Podalydès et caetera…

Denis Podalydès Photo : Yann Leduc

Denis Podalydès
Photo : Yann Leduc

Air France Magazine December 2017

Denis Podalydès, actor, director, and author, fully embodies the Comédie-Française’s motto: “Be together and be oneself.”
You’re acting in Les Damnés and directing Les Fourberies de Scapin. Is this a natural transition?
I have always been both an actor and director. My brother Bruno and I wrote plays that we put on at home. At school, I liked to dissect and analyze literary texts. And quite naturally, I felt the urge to tell others what needed to be highlighted.


When Éric Ruf asked you to direct Scapin, were you excited to be tackling this incredible masterpiece?Actually, I hesitated. I thought of all the great seminal productions, and I was afraid they would inhibit me. So I read and reread Molière. Things clicked when Benjamin Lavernhe was offered the leading role. Also, with the classics you find a huge capacity for life and something very modern lying dormant between the lines. But I never worry about updating the work. I don’t try to make things accessible, to replace one word with another to make things clearer. I count on the audience’s ability to identify with the play, to appreciate its universality and discover unsuspected connections. The production should never explain a work, but rather reveal a play’s potential.
In 2009, Jérôme Deschamps, then director of the Opéra-Comique, asked you to direct André Messager’s Fortunio. How did you approach this first experience with opera?
I accepted without having a clue as to where I was going. I was not a connoisseur. I discovered opera as a child, when my grandmother gave me a boxed set of Don Giovanni, then took me to see The Magic Flute at the movie theater. Later, I listened to Baroque operas, and works by Wagner, the overtures to Lohengrin and Parsifal, but in a rather haphazard way. When I first heard Fortunio, I fell in love with it. I was familiar with the subject of the libretto, which was adapted from de Musset’s Le Chandelier, but not with the composer. So I mostly focused on the music, by developing a rapport with the conductor, Louis Langrée, who will also conduct Le Comte Ory. He was extremely generous: I went to his home several times, he talked me through the score and I took notes. Fortunately, for this first experience, I was tackling a little-known opera. I also worked with Éric Ruf, who was in charge of stage design, as he is for Le Comte Ory. I trust him, he keeps me on track and watches over me, making sure I don’t make any mistakes. I really need this, as it helps me deal with my doubts.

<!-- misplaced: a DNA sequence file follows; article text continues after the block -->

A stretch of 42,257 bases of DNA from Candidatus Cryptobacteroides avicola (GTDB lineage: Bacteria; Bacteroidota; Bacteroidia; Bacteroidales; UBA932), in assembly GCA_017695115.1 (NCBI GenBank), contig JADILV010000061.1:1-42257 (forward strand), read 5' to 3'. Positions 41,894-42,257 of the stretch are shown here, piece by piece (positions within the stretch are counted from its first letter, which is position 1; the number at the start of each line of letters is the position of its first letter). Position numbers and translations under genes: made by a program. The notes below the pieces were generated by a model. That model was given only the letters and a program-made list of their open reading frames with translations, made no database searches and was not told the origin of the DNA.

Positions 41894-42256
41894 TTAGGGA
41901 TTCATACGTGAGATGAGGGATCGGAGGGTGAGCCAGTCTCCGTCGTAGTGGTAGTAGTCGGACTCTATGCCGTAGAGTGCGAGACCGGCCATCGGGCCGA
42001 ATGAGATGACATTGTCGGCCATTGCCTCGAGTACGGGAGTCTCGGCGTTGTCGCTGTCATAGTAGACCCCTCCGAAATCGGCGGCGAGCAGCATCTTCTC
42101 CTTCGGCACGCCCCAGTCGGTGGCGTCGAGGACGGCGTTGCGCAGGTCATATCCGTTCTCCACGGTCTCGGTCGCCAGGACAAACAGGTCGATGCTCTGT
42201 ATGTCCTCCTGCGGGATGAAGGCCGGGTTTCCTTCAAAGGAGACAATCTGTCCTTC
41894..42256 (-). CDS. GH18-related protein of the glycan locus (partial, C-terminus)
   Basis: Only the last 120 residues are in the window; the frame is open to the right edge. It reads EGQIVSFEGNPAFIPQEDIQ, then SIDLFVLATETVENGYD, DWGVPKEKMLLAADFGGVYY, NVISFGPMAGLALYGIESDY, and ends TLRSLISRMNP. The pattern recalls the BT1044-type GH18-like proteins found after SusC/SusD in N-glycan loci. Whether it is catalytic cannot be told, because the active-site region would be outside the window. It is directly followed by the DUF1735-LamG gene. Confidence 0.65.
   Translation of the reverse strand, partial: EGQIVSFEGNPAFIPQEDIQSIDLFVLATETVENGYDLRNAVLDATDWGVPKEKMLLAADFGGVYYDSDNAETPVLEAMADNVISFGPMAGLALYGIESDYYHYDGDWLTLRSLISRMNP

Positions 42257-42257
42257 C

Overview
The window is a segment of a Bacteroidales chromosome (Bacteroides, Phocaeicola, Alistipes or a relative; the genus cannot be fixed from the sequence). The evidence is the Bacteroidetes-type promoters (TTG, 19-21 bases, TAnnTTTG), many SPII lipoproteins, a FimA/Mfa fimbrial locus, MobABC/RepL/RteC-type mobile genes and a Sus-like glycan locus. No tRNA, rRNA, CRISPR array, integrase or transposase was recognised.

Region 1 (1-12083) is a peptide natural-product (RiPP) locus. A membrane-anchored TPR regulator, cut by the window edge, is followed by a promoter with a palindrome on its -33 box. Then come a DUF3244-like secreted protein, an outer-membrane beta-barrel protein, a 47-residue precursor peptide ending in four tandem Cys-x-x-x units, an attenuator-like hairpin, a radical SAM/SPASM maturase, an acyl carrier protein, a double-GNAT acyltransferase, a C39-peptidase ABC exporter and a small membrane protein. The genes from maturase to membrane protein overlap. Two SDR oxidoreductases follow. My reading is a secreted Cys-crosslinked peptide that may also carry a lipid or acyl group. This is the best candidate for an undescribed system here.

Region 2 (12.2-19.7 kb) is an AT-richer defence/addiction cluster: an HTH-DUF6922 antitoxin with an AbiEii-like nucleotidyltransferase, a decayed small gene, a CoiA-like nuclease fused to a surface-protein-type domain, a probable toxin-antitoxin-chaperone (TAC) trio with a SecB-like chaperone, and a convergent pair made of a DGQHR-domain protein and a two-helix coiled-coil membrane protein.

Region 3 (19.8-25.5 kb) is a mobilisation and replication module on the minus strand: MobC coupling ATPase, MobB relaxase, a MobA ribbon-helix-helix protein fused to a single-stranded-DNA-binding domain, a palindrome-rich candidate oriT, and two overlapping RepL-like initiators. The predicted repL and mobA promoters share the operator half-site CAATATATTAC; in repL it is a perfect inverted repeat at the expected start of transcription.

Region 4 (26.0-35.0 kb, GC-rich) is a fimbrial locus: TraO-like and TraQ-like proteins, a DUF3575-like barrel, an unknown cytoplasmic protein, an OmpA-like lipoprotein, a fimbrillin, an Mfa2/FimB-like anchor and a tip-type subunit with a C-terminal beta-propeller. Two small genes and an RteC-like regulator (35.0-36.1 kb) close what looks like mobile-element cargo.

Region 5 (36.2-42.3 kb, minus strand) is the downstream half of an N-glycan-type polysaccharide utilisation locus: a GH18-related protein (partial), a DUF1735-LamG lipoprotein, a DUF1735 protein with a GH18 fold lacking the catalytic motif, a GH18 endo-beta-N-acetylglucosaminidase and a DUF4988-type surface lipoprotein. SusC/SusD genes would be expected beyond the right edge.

The story of Count Ory, a seducer disguised as a priest to try and win the heart of a lonely widow, the Countess Adèle, whose brother is away on a crusade, is also a tale of deception, isn’t it?
Yes, the last thing I wanted was for it to become a salacious Second Empire opéra bouffe, with a sort of small-time, provincial Don Juan making eyes at a frustrated, dim-witted countess. With the performers’ blessing, I chose to get as close as possible to Stendhal, who was himself fascinated by Rossini. I was seeking a romanticism that wasn’t sentimental but energetic, crazy, naïve. I was struck by a detail: when Le Comte Ory premiered in 1828, he was not allowed to be a priest due to censorship. So I’ve made the count a real priest and the countess an unhappy, puritanical woman, and set it during the first conquest of Algeria in 1830. The transposition is quite clear. I wanted the story to take place in a church and then in a crypt, with candles and crucifixes, and that it should smell of the sacristy. Above all, I wanted the countess to be in love with the count, without being able to admit it to herself, and that he, too, should be madly in love with her. Rossini’s music therefore celebrates the characters’ subconscious, how they are trapped in their straitjacked existence, struggling against their desires.

We are a bit less familiar with this aspect of your personality, but you have also written several books, including a novel, Fuir Pénélope. How does writing enrich your work?
As a child, I dreamed of becoming a writer. I have kept loads of notebooks that I never reread, but which bear witness to this passion. I find odd moments when I write, during a film shoot or while traveling. Currently, I’m working on a book that will likely be called Instants disparus. I wrote about things that are missinga sense, an object, a face. Plus, as an actor, I’m very preoccupied by memory and the lack of it. Unlike pure novelists, I don’t know how to draw on my imagination. I can only work from autobiographical material.
So you’re a man of several lives?
Let’s just say that I’m involved in all of the “departments” of an actor’s life. An actor can perform in plays, make movies, direct, read texts in public, record them, write them and put on operas. In this way, I feel like I’m meeting all the demands of the profession, even though I’ve been trying to slow down a little since I’ve had kids and a family.
Les Damnés Jusqu’au 10 décembre. Comédie-Française.


Jusqu’au 10 décembre. Comédie-Française.
Jusqu’au 11 février. Comédie-Française.
Du 19 au 31 décembre. Opéra-Comique. www.opera-comique.com Les 12 et 14 janvier. Opéra royal du château de Versailles.
Les 25, 26, 27 et 28 décembre à 20h30 sur France Culture. Denis Podalydès interprète le professeur Tournesol dans cette fiction – coproduction France Culture/Moulinsart/Comédie-Française.

© Cécile Balavoine 2016